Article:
Andrew Harding joined Aurizon in December, moving from a wintery London to sub-tropical Brisbane, after 24 years at Rio Tinto, it has been a big change for the newly appointed CEO. Today we welcomed Andrew Harding as he presented to our members.
Quoting from Andrew’s speech,
“Aurizon has a long and proud history. It was the lifeblood of colonial Queensland, linking agricultural and mining communities with regional ports and processors.
It started in 1865, 20 years before the Big Australian turned dirt in Broken Hill.
It has its idiosyncrasies and, likewise, many misconceptions.
When thinking about Aurizon, like some I suspect in this room today, I had many pre-conceived ideas.
A company that sits at the heart of one of Australia’s largest export supply chains.
I expected an unsophisticated and clunky operation; an outfit lacking technology and innovation. One that had barely separated from government: brimming with bureaucracy, silos and duplication.
Unremarkably, I’ve found traces of all this. But more so, I found great momentum for change, a whole lot of talent and a thirst for excellence.
I’ve seen a changing culture. There’s plenty of Gen Ys and Millennials, and a growing, yet under-represented, number of women. This is a major work in progress.
And ALLin, the grassroots employee group that champions LGBTIQ inclusiveness within Aurizon. They have done a remarkable, and perhaps unique thing, by championing inclusiveness without proving to be divisive.
And there are plenty of other things that Aurizon does as well or better than other places.
I have seen this capability over the last month during the massive weather event that was Cyclone Debbie. The storm killed at least twelve people in Queensland and New South Wales, primarily as a result of flooding. This makes Debbie the deadliest cyclone to hit Australia since Cyclone Tracy in Darwin in 1974. In locations west of Mackay, at the heart of Aurizon’s operations, 48 hour rainfall totals exceeded 1,000 millimetres or 39 inches in the old scale. In all, Cyclone Debbie touched communities covering around 4,000 Aurizon employees. Our Central Queensland coal network bore the brunt of the storm. What impressed most in the incident management was the primacy of safety and welfare. Systematically, all employees were contacted and supported where needed. Company-funded Natural Disaster arrangements were triggered, giving affected employees three days’ leave and up to $500 in emergency payments. Post-event recovery has been equally effective. All four coal systems were impacted and closed for vary periods of time. Our infrastructure teams scoped more than 520 pieces of recovery work. The repair bill will be 40 to 50 million dollars. A large part is being spent restoring track on landslips on Black Mountain, west of Mackay – the same spot that got a metre of rain in 48 hours.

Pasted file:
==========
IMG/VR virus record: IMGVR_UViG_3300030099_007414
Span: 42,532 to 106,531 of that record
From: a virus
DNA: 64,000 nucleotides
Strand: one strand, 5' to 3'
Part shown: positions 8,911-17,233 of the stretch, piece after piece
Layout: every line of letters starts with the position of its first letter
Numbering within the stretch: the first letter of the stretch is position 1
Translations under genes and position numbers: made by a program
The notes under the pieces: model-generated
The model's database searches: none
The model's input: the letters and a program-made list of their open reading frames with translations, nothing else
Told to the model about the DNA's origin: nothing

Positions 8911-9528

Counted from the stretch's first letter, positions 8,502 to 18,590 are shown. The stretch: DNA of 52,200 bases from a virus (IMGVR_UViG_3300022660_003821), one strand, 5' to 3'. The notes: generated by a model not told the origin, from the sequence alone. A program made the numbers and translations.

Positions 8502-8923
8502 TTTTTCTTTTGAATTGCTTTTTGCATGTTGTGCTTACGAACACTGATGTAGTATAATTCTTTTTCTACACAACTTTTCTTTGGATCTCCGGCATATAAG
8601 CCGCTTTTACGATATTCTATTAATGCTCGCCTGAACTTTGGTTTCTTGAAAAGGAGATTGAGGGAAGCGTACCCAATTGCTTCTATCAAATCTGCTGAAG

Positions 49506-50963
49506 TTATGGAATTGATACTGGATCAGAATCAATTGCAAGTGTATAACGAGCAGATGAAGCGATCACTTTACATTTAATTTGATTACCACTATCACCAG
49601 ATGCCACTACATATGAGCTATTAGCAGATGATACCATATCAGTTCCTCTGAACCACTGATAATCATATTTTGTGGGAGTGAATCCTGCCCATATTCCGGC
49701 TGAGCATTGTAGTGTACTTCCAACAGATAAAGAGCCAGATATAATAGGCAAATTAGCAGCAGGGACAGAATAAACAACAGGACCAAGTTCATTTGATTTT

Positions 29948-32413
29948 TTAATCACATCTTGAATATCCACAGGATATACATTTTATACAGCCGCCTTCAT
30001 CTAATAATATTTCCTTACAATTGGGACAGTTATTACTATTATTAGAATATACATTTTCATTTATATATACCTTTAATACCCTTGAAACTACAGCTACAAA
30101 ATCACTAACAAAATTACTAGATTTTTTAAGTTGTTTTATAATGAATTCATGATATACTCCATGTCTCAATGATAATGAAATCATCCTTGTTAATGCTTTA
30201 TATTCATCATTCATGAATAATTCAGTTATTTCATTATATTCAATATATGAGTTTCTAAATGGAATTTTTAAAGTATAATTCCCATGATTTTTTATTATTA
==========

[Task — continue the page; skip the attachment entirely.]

I flew over that section after the cyclone and can assure you this has been a major civil engineering exercise. Yesterday, the first 12,000 tonne train ran over the rebuilt track, taking customers’ coal to Dalrymple Bay. We understand the criticality for customers and Australia’s economy of restoring these export supply chains quickly and efficiently. Our infrastructure crews have worked relentlessly on a disciplined and well-executed recovery plan. It is as impressive as any recovery work I’ve seen in mining over a quarter of a century. While some employees have suffered property damage, there were no injuries at home or in the workplace in four weeks since the event to the re-opening of services yesterday. The net impact on earnings is $30 – $35 million (EBIT), when taking a three-year position which factors in expected recoveries. That demonstrates a commercially and operationally resilient business in the face of Category Four cyclone that struck around 70 % of our asset base.”